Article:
Dentist Questions Loose tooth

Loose tooth

I fell down and my front tooth moved from its place but I returned it to its original position. It is kinda loose and it's hurting. What should I do?

Female | 18 years old
Complaint duration: 2days

24 Answers

You need to see a dentist as soon as possible. There are several potential problems that could be going on. A physical exam of the tooth and an x-ray needs to be done.
Go see your dentist ASAP. Many times they or an orthodontist can place a splint on your tooth to keep it in place and tighten the ligaments around it.
See a Dentist immediately. You may have damaged the nerve or even fractured the root up in the bone. Chances are the tooth will settle down but if it needs to be immobilized by a splint to heal you may be doing harm by not seeking treatment. If the nerve has been damaged it is best to treat sooner than later as a resultant dental abcess could complicate later treatment.
If the tooth is loose and hurting, an X-ray needs to be taken to see if the tooth is fractured or has an infection. When teeth have trauma, the nerve can die off and cause bacteria to get inside the tooth cavity, which then turns into an abscess and becomes painful. If that is the case, root canal therapy and antibiotics may be needed.
You need to see a dentist to evaluate your tooth.
Go to your dentist and have it stabilized. This is your best chance of saving the tooth long term.
I would visit the dentist to make sure no bone is broken and that the tooth is intact. The traumatic incident you experienced will take a little bit of time to recover from, but if the tooth and bone are intact, you will likely be back to normal before you know it! Loose teeth after experiencing trauma is normal, soreness will peak at the 3rd or 4th day and slowly diminish. I also want to let you know that sometimes a traumatic incident will "squish" the nerves and blood vessels at the base of the root, which can cause tooth discoloration and/or cause the tooth to die. If this is the case, visit the dentist for root canal therapy in conjunction with internal bleaching.
See a dentist as soon as possible.
It is important for you to go to your dentist. Typically we will assess the status of the tooth now and monitor it over time. Additionally, it may be indicated to stabilize the tooth to prevent too much movement.
You should see a dentist!!
Have your dentist stabilize the tooth by bonding it to adjacent teeth.
You should see an endodontist for an evaluation. The positioning of teeth is separate from the nerve and blood vessels within the tooth. Trauma compromises them. Once trauma occurs, the teeth may become irreversibly inflamed and eventually necrose. The tooth may require a root canal.
You will need to have this tooth evaluated by a dentist.

Thank you.
See a dentist to be certain the tooth does not need to be splinted in place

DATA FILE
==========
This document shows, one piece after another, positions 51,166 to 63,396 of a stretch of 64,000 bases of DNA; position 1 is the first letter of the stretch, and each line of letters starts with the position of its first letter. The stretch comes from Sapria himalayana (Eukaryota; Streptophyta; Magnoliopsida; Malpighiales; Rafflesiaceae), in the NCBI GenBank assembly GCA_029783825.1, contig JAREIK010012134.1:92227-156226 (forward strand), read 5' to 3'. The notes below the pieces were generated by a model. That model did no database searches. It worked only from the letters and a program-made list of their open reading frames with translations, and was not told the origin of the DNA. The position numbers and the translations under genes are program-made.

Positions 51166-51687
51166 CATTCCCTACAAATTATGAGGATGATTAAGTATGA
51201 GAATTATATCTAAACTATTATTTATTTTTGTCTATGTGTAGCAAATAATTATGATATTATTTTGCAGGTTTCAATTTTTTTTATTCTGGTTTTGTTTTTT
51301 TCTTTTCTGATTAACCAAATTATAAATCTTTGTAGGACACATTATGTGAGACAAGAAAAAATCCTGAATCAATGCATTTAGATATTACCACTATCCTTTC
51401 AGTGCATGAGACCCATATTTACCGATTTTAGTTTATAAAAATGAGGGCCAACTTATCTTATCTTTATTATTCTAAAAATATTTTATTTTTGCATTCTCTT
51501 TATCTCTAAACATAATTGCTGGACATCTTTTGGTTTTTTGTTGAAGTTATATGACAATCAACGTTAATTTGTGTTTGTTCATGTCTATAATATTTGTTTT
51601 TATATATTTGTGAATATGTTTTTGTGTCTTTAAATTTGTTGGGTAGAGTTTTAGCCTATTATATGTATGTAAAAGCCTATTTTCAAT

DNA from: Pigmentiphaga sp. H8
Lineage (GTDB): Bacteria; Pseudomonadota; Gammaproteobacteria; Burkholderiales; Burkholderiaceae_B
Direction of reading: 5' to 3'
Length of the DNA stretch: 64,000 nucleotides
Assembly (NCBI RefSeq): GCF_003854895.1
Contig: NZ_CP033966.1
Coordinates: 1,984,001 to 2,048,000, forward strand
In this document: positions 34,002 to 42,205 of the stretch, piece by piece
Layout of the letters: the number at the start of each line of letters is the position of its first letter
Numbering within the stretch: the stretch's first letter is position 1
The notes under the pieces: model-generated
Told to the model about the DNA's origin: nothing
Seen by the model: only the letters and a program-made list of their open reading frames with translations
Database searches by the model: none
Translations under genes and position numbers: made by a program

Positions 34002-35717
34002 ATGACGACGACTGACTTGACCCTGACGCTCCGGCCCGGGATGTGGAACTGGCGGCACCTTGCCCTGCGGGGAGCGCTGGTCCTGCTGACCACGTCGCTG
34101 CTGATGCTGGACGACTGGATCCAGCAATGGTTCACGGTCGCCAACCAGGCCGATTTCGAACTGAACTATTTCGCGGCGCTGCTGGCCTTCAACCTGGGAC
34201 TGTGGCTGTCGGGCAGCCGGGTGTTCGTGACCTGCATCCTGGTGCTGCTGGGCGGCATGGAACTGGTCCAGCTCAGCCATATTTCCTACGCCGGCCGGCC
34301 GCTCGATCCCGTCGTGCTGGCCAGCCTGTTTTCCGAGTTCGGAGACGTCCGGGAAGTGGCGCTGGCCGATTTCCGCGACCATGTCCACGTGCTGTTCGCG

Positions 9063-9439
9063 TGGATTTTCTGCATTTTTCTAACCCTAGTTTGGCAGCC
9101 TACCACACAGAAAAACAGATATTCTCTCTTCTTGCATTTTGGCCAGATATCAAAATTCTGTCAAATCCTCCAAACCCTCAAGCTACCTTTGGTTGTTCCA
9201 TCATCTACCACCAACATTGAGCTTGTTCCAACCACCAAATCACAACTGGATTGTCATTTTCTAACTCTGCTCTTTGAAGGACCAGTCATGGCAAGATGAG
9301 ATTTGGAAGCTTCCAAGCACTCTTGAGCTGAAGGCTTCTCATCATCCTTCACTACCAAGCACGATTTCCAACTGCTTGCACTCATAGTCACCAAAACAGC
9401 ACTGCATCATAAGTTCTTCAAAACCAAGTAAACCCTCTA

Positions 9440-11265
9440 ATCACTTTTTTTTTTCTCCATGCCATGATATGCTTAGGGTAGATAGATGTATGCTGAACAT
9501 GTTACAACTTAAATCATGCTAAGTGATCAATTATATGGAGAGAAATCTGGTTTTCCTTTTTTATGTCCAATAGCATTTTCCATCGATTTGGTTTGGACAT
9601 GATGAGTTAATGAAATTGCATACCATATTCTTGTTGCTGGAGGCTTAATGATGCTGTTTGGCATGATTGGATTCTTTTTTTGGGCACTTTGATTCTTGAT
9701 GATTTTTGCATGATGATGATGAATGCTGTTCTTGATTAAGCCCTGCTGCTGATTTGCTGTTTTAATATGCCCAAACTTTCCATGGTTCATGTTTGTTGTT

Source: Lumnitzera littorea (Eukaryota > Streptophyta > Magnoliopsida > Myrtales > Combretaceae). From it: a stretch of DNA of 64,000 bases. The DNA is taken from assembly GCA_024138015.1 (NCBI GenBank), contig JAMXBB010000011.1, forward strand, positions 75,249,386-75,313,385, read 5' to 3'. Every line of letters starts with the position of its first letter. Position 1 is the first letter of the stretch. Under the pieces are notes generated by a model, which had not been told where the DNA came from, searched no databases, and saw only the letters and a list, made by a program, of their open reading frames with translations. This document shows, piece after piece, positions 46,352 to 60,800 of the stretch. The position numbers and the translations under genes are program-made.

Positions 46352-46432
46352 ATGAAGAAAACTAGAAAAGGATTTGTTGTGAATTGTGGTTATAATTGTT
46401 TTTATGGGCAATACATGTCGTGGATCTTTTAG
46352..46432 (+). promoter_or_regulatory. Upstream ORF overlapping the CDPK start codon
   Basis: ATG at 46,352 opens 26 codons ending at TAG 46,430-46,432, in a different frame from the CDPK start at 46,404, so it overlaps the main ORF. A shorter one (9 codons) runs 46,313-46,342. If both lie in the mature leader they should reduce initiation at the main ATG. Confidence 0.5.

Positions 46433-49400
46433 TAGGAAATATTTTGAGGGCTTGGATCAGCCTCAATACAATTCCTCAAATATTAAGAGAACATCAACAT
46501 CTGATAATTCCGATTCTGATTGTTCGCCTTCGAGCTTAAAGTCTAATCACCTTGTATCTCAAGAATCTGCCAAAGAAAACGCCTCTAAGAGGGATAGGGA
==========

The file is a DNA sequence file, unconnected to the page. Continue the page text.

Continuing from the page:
One of a few things is going on here. Best case scenario the ligament is inflamed and it allows a little movement in the tooth while it is healing. The other option is that the root is fractured and the portion of your tooth that you see is not connected to the part holding it in anymore. X-ray is recommended here for further diagnosis.
You should have an X-ray taken as a means of comparison of the tooth between now and in the future. You may need a temporary splint to allow the tooth to firm up and stabilize. If pain persists, you need to be diagnosed for a possible fracture of the root, or for irreversible trauma that might require root canal treatment. Only a qualified dentist can make these evaluations and diagnoses for you. So, call and get seen as quickly as possible. Good luck, and definitely do not try to self-diagnose yourself.

Mitchell Karl, DDS
You need to go to an ER at the hospital or see a dentist to get a retainer or splint the tooth to stabilize it.
Go to see a dentist. This doctor will determine what needs to be done
Hi,

Sorry to hear about your tooth. You should go and see a dentist quickly! They will be able to stabilize and monitor the tooth. Stabilizing the tooth is very important, putting it back in place is the initial step, but unless it is stabilized, it may not work. Hope this makes sense.

Thanks and good luck!
Time will tell as long as you can endure the pain. take some ibuprofen and give it a few days definitive would be best to chieve the help of see how much damage you've done to the lining of the root and socket. so far so good if you think it's lined up as it was prior to the trauma.
You should seek an emergency exam, for damage assessment and fixation of your tooth in position if possible so it's braced into place without movement, if damage on this tooth isn't extensive then it's alright to keep such a tooth. Alternatively you could explore other options if it's prognosis is poor
Get the tooth temporarily attached to the adjacent teeth to stabilize the bone. Have periodic X-rays taken because the pulp well could die and cause an abscess.
See your dentist (or a dentist) asap. It is possible the ridge of bone around the tooth broke and you need to stabilize it.
Your tooth is attached to your bone with ligaments. When trauma occurs, the ligaments move the tooth back to its original position, however they are stretched out and can be sore for many days. It would be best for you to see your dentist and have an x-ray taken to rule out any root fractures or trauma to the never of the tooth.